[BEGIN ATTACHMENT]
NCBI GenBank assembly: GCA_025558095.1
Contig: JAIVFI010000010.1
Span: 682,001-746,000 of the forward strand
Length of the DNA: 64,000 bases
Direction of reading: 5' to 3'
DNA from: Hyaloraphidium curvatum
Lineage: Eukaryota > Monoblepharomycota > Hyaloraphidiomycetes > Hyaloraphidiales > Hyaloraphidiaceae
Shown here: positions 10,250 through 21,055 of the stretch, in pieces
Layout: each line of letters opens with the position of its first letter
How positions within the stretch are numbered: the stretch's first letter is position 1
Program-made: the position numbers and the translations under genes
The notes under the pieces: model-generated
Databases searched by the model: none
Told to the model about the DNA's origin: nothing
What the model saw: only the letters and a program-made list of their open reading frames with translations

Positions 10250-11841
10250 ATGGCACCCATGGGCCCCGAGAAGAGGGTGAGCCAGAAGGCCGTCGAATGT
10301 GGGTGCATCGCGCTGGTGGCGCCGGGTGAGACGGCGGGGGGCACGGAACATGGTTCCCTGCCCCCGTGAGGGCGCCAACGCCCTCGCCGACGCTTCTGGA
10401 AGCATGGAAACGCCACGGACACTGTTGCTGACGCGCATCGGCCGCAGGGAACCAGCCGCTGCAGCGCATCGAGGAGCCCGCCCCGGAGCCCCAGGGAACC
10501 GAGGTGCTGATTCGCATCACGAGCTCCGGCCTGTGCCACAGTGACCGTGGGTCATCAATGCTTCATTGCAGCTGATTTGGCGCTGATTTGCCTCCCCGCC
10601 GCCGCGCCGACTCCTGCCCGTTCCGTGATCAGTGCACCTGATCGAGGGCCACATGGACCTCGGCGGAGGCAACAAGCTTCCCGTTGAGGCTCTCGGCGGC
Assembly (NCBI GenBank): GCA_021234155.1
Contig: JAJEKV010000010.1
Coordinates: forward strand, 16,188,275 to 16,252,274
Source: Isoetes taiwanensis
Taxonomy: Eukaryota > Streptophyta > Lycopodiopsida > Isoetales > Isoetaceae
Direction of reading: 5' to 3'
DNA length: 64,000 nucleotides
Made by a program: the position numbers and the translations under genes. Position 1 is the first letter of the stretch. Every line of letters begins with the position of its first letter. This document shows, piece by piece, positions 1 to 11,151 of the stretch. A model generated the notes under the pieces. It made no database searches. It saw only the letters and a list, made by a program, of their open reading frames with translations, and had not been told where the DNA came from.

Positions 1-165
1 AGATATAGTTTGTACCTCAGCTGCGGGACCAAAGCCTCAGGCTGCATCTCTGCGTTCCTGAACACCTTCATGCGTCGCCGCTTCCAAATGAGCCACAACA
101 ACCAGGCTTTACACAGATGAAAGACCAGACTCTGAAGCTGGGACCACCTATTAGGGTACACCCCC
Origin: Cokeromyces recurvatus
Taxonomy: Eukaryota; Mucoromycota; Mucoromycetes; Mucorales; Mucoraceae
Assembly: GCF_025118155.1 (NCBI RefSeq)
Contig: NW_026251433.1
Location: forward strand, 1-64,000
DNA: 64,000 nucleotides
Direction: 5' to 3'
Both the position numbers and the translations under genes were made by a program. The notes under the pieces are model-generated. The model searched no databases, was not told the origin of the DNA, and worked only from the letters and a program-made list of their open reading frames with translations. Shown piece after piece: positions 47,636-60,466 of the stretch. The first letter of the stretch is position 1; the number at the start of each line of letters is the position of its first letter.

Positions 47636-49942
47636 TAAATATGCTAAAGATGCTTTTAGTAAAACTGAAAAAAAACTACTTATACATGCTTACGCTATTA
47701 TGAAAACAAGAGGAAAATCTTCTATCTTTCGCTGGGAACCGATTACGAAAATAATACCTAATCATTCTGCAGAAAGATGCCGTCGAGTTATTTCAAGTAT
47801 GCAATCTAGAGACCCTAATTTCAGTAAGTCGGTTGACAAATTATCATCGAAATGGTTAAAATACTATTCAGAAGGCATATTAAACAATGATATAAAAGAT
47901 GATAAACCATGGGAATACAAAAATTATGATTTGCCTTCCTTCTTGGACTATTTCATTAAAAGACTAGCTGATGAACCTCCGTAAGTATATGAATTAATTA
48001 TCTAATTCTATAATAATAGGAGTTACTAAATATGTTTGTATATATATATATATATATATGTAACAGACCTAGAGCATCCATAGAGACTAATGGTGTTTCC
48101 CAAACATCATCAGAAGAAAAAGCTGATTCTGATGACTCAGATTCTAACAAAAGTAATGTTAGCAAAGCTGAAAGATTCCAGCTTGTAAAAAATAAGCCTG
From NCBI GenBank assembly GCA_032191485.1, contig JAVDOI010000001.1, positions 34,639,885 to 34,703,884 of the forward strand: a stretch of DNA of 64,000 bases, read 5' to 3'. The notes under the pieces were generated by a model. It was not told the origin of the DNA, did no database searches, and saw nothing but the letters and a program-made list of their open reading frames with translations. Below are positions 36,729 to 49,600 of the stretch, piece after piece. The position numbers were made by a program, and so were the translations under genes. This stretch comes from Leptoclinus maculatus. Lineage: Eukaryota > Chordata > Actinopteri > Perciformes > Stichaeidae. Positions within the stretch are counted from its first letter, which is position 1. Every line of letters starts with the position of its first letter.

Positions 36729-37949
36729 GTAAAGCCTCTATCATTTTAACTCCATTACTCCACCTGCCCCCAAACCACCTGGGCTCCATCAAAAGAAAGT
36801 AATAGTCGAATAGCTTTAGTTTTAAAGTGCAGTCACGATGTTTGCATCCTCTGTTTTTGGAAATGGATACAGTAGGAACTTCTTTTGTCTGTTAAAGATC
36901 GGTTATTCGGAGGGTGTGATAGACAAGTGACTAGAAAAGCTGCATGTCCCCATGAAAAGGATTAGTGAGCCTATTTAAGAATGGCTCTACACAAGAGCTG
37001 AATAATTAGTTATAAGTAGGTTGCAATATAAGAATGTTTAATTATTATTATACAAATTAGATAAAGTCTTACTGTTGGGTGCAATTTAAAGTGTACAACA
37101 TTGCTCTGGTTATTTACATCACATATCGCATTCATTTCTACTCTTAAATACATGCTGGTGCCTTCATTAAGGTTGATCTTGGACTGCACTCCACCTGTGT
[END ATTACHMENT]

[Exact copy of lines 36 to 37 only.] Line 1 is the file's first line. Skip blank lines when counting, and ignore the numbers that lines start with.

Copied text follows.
Contig: NW_026251433.1
Location: forward strand, 1-64,000